This imaginary conversation was inspired by the San Francisco Alternative Music Festival:
No. 1: Hey, you got your punk in my jazz!
No. 2: Well, you got your jazz all over my punk!
No. 3: Shut up, both of you! This has nothing to do with established genres, even rebellious or highly creative ones. It's a celebration of difficult, important music. Don't pigeonhole it any more than that.
No. 1: Jazz encompasses all that and more, you ignoramus. Besides, jazz is a perfect segue for a lot of audiences from an accessible, cheesy Benny Goodman place to a stimulating, mind-expanding Sun Ra place.
No. 2: But jazz is moribund and appeals only to older people, whereas punk has always rejected its own labels and embraced the recklessness of youth, which is what it's all about.
No. 3: You are both idiot savant irritants to the general public, which I respect. But really, you must open your minds about music. Let's go see Arrington de Dionyso: He's a perfect amalgam of all this stuff, with his Tuvan throat-singing-inspired bass clarinet.
No. 1 and No. 2: Oh yes, yes! Arrington! He's completely off his nut! We love him!
Among the organizers, audience members, and performers at this fiercely theoretical event, one of the common threads seems to be a high level of education -- except for those too independent to submit to the onerous yoke of such formalities as classrooms. (Percussionist/banger-on-things Moe! Staiano comes to mind. It's rumored he's using actual drums these days, but you can't believe everything you hear.) Of the rest of these hypercreative types, though, it must be said that master's degrees in musical fields and day jobs doing complicated stuff with sound are not unusual. Is it a coincidence that those in the know are going to the SFALT Festival? We think not. Arrington de Dionyso, Thus, and Fred Lonberg-Holm perform Thursday night at 8 at the Luggage Store Gallery, 1007 Market (at Sixth Street), S.F. Admission is $12-60; call 241-0684 or visit www.sfalt.org for a complete schedule. -- Hiya Swanhuyser
Chick Humor Laughs Served Up Kosher-Style
It's not Christmas yet, but the Kung Pao Kosher gals don't need a holiday to be heard. The company's annual Funny Girlzshowcase is stacked with the hottest female comedy dishes from in -- and out of -- town. Included in the oh-so-multiethnic program are L.A.'s "Cha Cha Feminist," Maria Elena Fernandez, British Pakistani comedian Shazia Mirza (her first appearance on American turf), East Bay cop Amy Boyd, Diane Amos (aka the Pine-Sol Lady), and 87-year-old "sit down" comic and grandma Esther Weintraub. Oy.The foodless evening is billed as a smorgasbord, and rightly so. Go. Essen. Eat. Show time is 8 p.m. at the Herbst Theatre, 401 Van Ness, S.F. Tickets are $20-25; call 522-3737. -- Karen Macklin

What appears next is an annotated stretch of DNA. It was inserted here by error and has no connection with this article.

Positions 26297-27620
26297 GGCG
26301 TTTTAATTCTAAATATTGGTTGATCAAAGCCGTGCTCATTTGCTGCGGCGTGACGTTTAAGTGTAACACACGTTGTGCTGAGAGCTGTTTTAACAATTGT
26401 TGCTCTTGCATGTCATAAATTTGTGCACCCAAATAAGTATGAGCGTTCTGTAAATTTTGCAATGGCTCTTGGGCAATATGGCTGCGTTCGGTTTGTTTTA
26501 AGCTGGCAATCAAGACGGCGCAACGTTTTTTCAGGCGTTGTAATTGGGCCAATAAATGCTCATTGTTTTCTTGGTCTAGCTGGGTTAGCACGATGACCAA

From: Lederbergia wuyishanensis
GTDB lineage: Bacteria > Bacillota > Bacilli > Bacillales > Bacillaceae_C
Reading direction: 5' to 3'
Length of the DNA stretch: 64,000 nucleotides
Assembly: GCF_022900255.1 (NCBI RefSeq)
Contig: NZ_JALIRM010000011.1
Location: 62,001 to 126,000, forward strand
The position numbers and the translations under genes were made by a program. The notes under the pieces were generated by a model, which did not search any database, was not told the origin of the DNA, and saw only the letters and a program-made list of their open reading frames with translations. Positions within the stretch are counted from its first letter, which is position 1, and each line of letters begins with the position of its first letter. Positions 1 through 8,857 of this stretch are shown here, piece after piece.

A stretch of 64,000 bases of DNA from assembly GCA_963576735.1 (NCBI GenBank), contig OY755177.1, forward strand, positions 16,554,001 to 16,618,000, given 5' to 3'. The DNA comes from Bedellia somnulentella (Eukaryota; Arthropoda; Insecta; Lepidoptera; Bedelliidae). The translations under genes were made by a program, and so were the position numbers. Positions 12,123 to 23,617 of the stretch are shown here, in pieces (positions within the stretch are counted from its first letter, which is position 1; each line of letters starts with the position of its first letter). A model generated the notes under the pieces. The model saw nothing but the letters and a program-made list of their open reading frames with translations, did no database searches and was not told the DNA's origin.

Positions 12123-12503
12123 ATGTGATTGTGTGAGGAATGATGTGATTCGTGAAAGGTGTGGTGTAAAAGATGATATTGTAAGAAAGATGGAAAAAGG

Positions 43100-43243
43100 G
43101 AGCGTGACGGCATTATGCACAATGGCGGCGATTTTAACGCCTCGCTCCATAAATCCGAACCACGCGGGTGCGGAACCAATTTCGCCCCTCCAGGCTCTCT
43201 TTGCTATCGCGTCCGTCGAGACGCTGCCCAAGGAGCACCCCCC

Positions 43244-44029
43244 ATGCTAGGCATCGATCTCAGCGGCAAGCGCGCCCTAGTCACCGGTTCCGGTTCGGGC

Let's Pretend I'm Not Your Mother addresses childhood and adolescent sexuality, but more important, the play illustrates how those early experiences continue to fuck with us as adults. Erotic performance troupe Titillation Theatreand Paul Nathan, more commonly known as the MC of "Unkle Paul's Dark Kabaret," join forces to unleash this daring production on an unsuspecting public. The title comes from one racy tale, in which a woman introduces her young son to pornography; in another vignette, a woman partners up with her vacuum cleaner. Performances start at 9:30 p.m. (and run through June 21) at the Climate Theatre, 285 Ninth St., S.F. Tickets are $20-35; call 364-1411. -- Lisa Hom
Remember that creepy gal from high school, the one who wore too much black eyeliner and read Anne Rice? She can't compare to Emily the Strange, the morose goth girl created by Rob Regerand his Oakland-based company, Cosmic Debris. Emily began as an underground comic character, but has since blossomed into an Internet and fashion phenomenon with her own line of T-shirts and accessories. We all know she's a clever marketing gimmick, but that doesn't detract from her dark, mysterious ways. Reger introduces his new hardback, Emily's Secret Book of Strange, and hosts an Emily look-alike contest beginning at 7 p.m. at the Booksmith, 1644 Haight, S.F. Admission is free; call 863-8688. -- Lisa Hom